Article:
Epilepsy medicines

The main treatment for epilepsy is taking epilepsy medicines. They are also known as epilepsy medication, anti-seizure medications (ASMs) or anti-epileptic drugs (AEDs).

They don’t cure epilepsy, but try to prevent seizures from happening. They do this by changing the levels of chemicals in the brain that control electrical activity.

A pharmacist standing behind the counter and handling over a box of medications to a customer

Starting medicines

Deciding whether to take epilepsy medicines or not should be a joint decision between you and your specialist. If you need help deciding, the specialist should also involve your family or carer.

There are many different epilepsy medicines available. When the specialist is deciding which one will best suit you, they will consider things like:

  • The types of seizure you have, as some medicines are only effective for certain types of seizure
  • Your age and sex
  • Your lifestyle
  • Any other medical conditions you have
  • Any other medicines you take

Research has shown that some epilepsy medicines could be harmful to an unborn baby if taken during pregnancy. We have more information on taking epilepsy medicines in pregnancy which you may find helpful.

The Medicines and Healthcare products Regulatory Agency (MHRA) set rules for prescribing sodium valproate medicines. If your specialist is considering prescribing sodium valproate they must follow these rules and also talk through the risks and benefits with you.

Some epilepsy medicines can interact with certain contraceptives. This might affect your choice of contraception.

There may be a choice of medicines that might work well for you. If this is the case, your specialist should give you information about each one, to help you make a decision.

The National Institute for Health and Care Excellence Epilepsy (NICE) guidelines have more information about starting treatment with epilepsy medicines.

How do I take my medicine?

Epilepsy medicine is usually taken once, twice or sometimes 3 times a day. It’s important to take it at the times prescribed by your doctor, because missing a dose can increase the risk of having a seizure.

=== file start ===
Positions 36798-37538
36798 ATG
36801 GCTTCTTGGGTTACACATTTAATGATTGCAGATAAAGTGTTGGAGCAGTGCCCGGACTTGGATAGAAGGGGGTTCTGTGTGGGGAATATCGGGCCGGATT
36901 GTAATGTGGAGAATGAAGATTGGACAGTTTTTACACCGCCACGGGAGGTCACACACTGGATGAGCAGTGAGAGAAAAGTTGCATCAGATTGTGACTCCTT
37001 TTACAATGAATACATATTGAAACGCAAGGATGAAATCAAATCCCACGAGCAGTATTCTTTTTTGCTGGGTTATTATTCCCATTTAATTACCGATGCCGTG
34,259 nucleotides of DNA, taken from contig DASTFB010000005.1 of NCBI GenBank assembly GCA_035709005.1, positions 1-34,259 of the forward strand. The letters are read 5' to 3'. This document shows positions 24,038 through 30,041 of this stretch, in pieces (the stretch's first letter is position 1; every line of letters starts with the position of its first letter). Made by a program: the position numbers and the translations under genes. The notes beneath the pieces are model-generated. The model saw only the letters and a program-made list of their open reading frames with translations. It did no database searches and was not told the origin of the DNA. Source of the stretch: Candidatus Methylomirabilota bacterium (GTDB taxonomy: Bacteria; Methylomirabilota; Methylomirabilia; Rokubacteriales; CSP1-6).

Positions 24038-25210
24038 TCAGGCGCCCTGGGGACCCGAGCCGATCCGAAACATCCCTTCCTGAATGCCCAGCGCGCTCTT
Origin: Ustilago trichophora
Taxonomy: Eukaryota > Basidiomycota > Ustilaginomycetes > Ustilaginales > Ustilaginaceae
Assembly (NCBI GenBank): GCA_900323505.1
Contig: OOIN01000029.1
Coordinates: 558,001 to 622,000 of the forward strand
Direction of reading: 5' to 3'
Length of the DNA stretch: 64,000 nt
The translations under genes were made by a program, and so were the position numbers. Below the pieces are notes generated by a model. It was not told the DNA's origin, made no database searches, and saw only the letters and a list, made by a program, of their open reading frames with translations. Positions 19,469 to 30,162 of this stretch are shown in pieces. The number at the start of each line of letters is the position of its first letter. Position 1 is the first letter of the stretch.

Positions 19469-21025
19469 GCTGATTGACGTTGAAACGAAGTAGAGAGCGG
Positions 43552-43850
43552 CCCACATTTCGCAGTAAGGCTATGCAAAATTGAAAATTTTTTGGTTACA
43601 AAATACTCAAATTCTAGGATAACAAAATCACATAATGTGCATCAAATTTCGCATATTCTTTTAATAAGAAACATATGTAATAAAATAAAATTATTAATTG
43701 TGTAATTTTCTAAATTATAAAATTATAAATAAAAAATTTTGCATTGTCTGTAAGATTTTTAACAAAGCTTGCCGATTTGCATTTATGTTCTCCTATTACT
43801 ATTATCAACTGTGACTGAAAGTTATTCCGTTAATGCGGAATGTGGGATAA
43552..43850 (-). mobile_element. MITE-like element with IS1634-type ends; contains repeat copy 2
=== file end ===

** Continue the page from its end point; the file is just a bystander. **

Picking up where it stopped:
It’s a good idea to get advice about what to do if you ever forget to take your medicines. You could speak to your epilepsy specialist, GP or epilepsy nurse about this. They can also tell you what to do if you have sickness or diarrhoea. The advice they give you will depend on which epilepsy medicine you are taking, and the dose.

You can sometimes find advice about this on the patient leaflet which comes with your medicine.

The NHS medicines A – Z website has information about missed doses for some epilepsy medicines. Never double up on a dose to make up for missing one. If you have taken a double dose by accident, you should contact NHS 111.

Epilepsy medicine is often available in different forms including chewable, crushable or dispersible tablets, capsules, liquids and granules. If you find tablets difficult, ask your GP to prescribe you something easier to swallow.

Different versions of the same medicine

There are often different versions of the same epilepsy medicines available. These include branded versions and generic versions. For some people, switching between different brands may not be a problem. For others, depending on the medicine you take, there is a chance it could affect seizure control or cause side effects.

Epilepsy Action has more information about switching between different brands of epilepsy medicines.

If you need urgent advice about your medicines, you can contact NHS 111.

Tips for managing your epilepsy medicines:

  • Ask your doctor or pharmacist for clear instructions on how to take it
  • If you find the medicine leaflet difficult to read because the type is too small, ask for one in large print
  • If the packaging is difficult for you to open or handle, ask the pharmacist to change it
  • If you have lots of medicines to take, ask your pharmacist about a dosette box. These are boxes that show which pills you need to take and when
  • Use an app or alarm on your mobile phone to remind you to take your medicine
  • In time, you may be able to ask your GP if they can give you prescriptions for enough medicine to last two or three months
  • You may be able to sign-up for your GP’s online service. This allows you to order your repeat prescriptions online. If you like, you can give access to someone else so they can order prescriptions for you
  • If you have epilepsy and take epilepsy medicines, you should be able to get free prescriptions anywhere in the UK. Each part of the UK has a different scheme